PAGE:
Trail Craft with Toddlers- OHT Thru Hike 2017
Toy dinosaurs don’t fit under the category of lightweight backpacking, but the Broach family has adjusted. My (hopeful) aspirations of a CDT conquest have been shuffled to the back burner as motherhood and college take priority. Until an arduous six month trek can fit healthily into our family schedule, shorter adventures are jumbled between midterms, work, and a toddler’s agenda. This is in contrast to the life I was expecting after a child; my husband and I discovered that outdoors and hiking fit into our world quite naturally. Away from the chaotic stress of the city, we see our daughter blossom. This fearless little trailblazer will be joining us in the fall when we depart for a thru-hike on the Ozark Highlands Trail.
Lorelei, a spirited wild child, will be 3 1/2 when our journey begins. Hiking with a toddler has changed our dynamics significantly- we have no interest in accomplishing a speedy hike. She sets the pace. Some days, that means she flounces for miles along the trail before becoming distracted; other days, she wanders and explores as we inch gradually towards our impending goal. A thoroughly personal experience with the Boston Mountains awaits us. In the end, we will be doubling the time it generally takes to complete the 165 mile original route from Lake Fort Smith to Woolum, Arkansas. One month of nature. While we continue preparation before October, she will be tackling section hikes on varying long distance trails as we focus on travel and family in her final year before beginning school.
Dallas is consistently a voice of motivation in my life; He’s been the coach desperately needed during long section hikes in the freezing rain, and the hero holding my hand while I delivered our beautiful daughter. I could rave about my loving, handsome, hardworking husband perpetually, but I’ll spare you and simply stress his role in our thru-hike. Dallas has always been undeterred by strenuous physical challenges. We intend to split the gear between our pack’s so we can ensure Lorelei carries nothing but a CamelBak for comfort and convenience. This dedicated father is driven by the desire for Lorelei to enjoy well being attributed with a rich connection to nature. Minimalism is certainly his style. Dallas would happily wander into the woods, barefoot, with nothing but a knife and a dreaded feeling he was missing a UT football game.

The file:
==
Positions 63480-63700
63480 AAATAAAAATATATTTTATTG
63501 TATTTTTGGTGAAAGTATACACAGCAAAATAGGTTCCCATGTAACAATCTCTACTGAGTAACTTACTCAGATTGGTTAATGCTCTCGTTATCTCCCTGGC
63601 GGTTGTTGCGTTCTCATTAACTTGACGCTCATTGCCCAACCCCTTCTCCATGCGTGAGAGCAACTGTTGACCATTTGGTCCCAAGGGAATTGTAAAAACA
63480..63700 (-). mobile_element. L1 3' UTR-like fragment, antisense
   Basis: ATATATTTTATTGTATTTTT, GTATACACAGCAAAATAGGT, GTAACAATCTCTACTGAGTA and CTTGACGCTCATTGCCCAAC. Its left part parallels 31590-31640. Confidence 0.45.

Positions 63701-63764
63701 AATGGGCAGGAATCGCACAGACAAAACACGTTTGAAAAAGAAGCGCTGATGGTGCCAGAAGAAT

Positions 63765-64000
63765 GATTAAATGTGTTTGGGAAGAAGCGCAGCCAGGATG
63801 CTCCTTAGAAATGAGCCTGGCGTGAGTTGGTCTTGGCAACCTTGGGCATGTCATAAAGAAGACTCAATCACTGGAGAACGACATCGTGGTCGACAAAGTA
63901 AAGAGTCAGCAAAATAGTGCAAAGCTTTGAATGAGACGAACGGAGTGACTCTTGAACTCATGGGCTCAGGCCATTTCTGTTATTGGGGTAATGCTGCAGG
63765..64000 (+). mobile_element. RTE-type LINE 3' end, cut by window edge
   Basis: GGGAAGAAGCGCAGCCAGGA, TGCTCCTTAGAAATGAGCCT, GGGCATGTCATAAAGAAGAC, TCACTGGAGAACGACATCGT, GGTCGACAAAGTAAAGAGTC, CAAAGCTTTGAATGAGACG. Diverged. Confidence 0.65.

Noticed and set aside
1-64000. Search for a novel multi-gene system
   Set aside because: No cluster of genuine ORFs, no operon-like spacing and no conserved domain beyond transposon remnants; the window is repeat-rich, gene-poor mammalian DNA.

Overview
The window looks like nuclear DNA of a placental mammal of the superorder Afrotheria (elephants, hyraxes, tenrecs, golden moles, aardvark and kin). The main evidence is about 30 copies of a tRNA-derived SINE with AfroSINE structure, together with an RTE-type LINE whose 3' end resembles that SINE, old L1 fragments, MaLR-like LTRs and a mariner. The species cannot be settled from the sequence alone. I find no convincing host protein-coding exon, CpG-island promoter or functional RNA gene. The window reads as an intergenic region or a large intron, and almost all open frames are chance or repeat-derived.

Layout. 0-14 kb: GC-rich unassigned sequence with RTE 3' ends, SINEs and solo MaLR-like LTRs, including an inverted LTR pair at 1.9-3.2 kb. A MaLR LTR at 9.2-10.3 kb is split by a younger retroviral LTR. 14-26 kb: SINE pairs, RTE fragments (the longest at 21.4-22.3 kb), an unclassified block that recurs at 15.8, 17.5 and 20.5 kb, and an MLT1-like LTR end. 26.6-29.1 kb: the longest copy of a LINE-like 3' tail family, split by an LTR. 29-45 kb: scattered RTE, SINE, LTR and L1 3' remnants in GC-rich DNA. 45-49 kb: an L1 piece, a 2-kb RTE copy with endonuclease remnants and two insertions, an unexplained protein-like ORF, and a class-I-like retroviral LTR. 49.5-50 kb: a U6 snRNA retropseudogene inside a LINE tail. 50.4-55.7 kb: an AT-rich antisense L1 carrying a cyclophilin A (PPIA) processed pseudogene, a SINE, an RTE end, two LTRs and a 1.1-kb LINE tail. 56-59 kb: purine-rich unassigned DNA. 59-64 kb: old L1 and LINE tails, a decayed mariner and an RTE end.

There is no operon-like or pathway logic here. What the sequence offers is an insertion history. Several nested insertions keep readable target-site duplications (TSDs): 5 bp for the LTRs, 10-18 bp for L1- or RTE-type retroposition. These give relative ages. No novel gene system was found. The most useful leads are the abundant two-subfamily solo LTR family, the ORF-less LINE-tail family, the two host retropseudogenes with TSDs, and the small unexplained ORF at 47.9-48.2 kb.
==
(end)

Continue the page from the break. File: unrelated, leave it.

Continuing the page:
Adapting a thru-hike to a toddler’s needs has been a challenge. Luckily, many outdoors companies are appealing to the market of lightweight children’s gear. Over the course of our trial trips we will be field testing her gear in formidable environments- a different stretch of the Ozark plateau in Osceola, Missouri, the Smoky Mountains in my home state, the Rocky Mountains, and the wonderland of Gros Ventre Wilderness and Grand Teton. Knowing our family will be far from any reliable cell signal, we have found ourselves obsessing over safety measures. The necessity of a satellite phone is apparent for our thru hike. Unlike the AT, the Ozark Highlands Trail offers remarkable seclusion, but the chances of going days without sighting a person is expected. Lorelei’s health is priority. So, we have delved into the confusing, and oh my God expensive, world of satellite phones(advice/personal preference to Iridium, Globalstar, or Inmarsat?). As we prepare safety nets for our worries, the majority of what I’m feeling is giddy anticipation. I can’t express how excited I am for my daughter to experience this- to truly live, grow, and learn in the outdoors. When I watch her dancing down the trails or splashing in the cave fed creeks, my heart feels bigger and any doubts concerning ‘am I doing the best thing for her?’ are nonexistent. Toddlers are completely capable outdoors; considering the adults present are prepared. The only negative? I never expect to see noticeable wildlife. Oddly, most deer are not attracted to the shriek of a child’s garbled ABCs.
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How will you handle food resupplies? I looked at the trail and there are 2 post offices and no good stores to walk to. I’m looking forward to hearing about your journeys!